# 2.2: The Limit of a Function

- Page ID
- 43626

Learning Objectives

- Using correct notation, describe the limit of a function.
- Use a table of values to estimate the limit of a function or to identify when the limit does not exist.
- Use a graph to estimate the limit of a function or to identify when the limit does not exist.
- Define one-sided limits and provide examples.
- Explain the relationship between one-sided and two-sided limits.

The concept of a limit or limiting process, essential to the understanding of calculus, has been around for thousands of years. In fact, early mathematicians used a limiting process to obtain better and better approximations of areas of circles. Yet, the formal definition of a limit—as we know and understand it today—did not appear until the late 19th century. We therefore begin our quest to understand limits, as our mathematical ancestors did, by using an intuitive approach. At the end of this chapter, armed with a conceptual understanding of limits, we examine the formal definition of a limit.

We begin our exploration of limits by taking a look at the graphs of the functions

- \(f(x)=\dfrac{x^2−4}{x−2}\),
- \(g(x)=\dfrac{|x−2|}{x−2}\), and
- \(h(x)=\dfrac{1}{(x−2)^2}\),

which are shown in Figure \(\PageIndex{1}\). In particular, let’s focus our attention on the behavior of each graph at and around \(x=2\).

Each of the three functions is undefined at \(x=2\), but if we make this statement and no other, we give a very incomplete picture of how each function behaves in the vicinity of \(x=2\). To express the behavior of each graph in the vicinity of \(2\) more completely, we need to introduce the concept of a limit.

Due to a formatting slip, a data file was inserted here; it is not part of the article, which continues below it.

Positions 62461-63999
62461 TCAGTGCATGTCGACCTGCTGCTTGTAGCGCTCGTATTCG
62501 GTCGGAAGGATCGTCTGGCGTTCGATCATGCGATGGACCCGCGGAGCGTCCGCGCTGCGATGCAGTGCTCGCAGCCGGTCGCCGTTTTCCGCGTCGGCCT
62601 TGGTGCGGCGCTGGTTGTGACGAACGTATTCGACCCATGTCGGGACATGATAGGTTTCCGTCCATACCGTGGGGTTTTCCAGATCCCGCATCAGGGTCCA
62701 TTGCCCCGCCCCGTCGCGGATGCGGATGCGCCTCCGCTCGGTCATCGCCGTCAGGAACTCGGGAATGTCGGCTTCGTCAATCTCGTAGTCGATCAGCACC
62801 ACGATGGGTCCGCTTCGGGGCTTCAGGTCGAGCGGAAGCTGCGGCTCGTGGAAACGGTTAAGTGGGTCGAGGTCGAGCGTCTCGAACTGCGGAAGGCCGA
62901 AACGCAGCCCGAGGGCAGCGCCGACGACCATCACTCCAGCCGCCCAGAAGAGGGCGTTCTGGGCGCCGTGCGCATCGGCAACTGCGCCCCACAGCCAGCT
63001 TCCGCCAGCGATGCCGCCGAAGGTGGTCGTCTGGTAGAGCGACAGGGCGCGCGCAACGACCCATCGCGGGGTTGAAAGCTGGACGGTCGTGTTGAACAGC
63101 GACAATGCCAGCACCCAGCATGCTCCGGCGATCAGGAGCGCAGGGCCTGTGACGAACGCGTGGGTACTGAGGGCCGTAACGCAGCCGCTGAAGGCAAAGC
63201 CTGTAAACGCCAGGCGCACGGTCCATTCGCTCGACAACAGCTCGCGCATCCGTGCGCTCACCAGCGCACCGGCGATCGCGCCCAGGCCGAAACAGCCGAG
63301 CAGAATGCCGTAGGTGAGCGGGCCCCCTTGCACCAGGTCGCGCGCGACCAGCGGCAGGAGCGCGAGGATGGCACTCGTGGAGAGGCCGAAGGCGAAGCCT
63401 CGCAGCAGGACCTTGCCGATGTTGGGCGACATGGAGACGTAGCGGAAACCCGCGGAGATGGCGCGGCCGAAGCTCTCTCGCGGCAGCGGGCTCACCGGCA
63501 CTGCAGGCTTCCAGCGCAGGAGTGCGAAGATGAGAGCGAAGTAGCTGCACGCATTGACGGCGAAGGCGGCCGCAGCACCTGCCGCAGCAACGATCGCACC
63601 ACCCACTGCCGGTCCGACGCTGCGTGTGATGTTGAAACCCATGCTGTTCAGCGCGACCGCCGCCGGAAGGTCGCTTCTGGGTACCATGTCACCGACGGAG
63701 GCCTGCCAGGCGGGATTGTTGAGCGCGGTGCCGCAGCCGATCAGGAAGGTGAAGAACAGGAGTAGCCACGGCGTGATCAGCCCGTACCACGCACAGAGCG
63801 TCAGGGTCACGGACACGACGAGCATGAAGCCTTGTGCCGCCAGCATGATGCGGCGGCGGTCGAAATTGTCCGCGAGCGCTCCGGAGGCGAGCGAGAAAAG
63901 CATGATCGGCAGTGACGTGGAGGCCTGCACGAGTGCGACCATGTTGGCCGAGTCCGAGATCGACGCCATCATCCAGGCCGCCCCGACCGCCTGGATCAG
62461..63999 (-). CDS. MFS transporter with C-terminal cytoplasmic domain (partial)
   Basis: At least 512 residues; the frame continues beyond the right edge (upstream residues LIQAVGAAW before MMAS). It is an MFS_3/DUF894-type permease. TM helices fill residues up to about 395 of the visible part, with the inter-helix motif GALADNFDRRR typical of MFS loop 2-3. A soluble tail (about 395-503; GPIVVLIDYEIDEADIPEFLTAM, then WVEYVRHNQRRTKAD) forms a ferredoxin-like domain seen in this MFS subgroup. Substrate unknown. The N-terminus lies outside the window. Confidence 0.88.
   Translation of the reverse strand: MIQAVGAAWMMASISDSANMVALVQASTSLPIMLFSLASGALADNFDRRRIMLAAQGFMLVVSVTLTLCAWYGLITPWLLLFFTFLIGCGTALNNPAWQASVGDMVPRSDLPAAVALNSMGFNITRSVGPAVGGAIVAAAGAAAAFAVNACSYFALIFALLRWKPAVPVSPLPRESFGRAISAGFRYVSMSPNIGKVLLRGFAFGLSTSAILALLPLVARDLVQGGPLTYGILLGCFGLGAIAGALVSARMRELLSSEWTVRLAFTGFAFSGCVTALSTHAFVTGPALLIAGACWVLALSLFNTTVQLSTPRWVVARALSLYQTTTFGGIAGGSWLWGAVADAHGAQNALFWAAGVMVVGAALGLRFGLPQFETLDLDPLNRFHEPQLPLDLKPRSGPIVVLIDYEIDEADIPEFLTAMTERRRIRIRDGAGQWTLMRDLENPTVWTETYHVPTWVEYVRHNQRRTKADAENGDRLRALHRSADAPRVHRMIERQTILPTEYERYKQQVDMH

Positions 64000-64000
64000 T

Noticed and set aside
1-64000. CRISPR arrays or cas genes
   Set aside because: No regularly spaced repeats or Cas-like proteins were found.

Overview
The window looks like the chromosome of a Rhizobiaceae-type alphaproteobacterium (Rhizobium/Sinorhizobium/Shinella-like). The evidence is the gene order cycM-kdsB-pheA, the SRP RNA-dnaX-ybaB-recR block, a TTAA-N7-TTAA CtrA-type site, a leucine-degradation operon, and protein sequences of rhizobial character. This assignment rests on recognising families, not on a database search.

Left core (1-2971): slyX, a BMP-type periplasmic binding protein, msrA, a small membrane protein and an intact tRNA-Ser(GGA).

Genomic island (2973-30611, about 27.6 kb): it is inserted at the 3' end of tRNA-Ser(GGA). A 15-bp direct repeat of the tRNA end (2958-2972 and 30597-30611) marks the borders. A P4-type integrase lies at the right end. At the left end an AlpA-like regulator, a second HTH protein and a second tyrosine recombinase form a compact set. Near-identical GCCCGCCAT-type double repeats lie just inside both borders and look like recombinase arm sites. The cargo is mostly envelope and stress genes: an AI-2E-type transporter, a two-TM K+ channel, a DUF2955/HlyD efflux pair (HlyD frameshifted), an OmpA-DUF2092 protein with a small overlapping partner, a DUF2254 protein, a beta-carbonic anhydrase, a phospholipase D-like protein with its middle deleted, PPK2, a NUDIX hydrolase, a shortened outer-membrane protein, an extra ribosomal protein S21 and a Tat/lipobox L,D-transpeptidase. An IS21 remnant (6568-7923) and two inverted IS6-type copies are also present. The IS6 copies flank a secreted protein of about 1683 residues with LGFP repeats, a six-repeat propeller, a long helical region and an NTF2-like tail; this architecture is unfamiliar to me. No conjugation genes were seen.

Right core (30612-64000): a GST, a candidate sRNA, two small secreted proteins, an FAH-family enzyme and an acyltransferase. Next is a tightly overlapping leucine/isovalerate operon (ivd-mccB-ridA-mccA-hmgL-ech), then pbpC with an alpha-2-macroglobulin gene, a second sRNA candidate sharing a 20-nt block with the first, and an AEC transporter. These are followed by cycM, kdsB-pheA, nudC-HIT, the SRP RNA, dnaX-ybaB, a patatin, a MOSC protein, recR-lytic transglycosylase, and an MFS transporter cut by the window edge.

Exercise \(\PageIndex{5}\)

Evaluate \(\displaystyle\lim_{x \to 1}f(x)\) for \(f(x)\) shown here:

**Hint**-
Compare the limit from the right with the limit from the left.

**Answer**-
\(\displaystyle\lim_{x \to 1}f(x)\) does not exist

## Key Concepts

- A table of values or graph may be used to estimate a limit.
- If the limit of a function at a point does not exist, it is still possible that the limits from the left and right at that point may exist.
- If the limits of a function from the left and right exist and are equal, then the limit of the function is that common value.

## Key Equations

**Intuitive Definition of the Limit**

\(\displaystyle \lim_{x \to a}f(x)=L\)

**Two Important Limits**

\(\displaystyle \lim_{x \to a}x=a \qquad \lim_{x \to a}c=c\)

**One-Sided Limits**

\(\displaystyle \lim_{x \to a^−}f(x)=L \qquad \lim_{x \to a^+}f(x)=L\)

## Glossary

**intuitive definition of the limit**- If all values of the function \(f(x)\) approach the real number \(L\) as the values of \(x(≠a)\) approach a, \(f(x)\) approaches L

**one-sided limit**- A one-sided limit of a function is a limit taken from either the left or the right

## Contributors and Attributions

Gilbert Strang (MIT) and Edwin “Jed” Herman (Harvey Mudd) with many contributing authors. This content by OpenStax is licensed with a CC-BY-SA-NC 4.0 license. Download for free at http://cnx.org.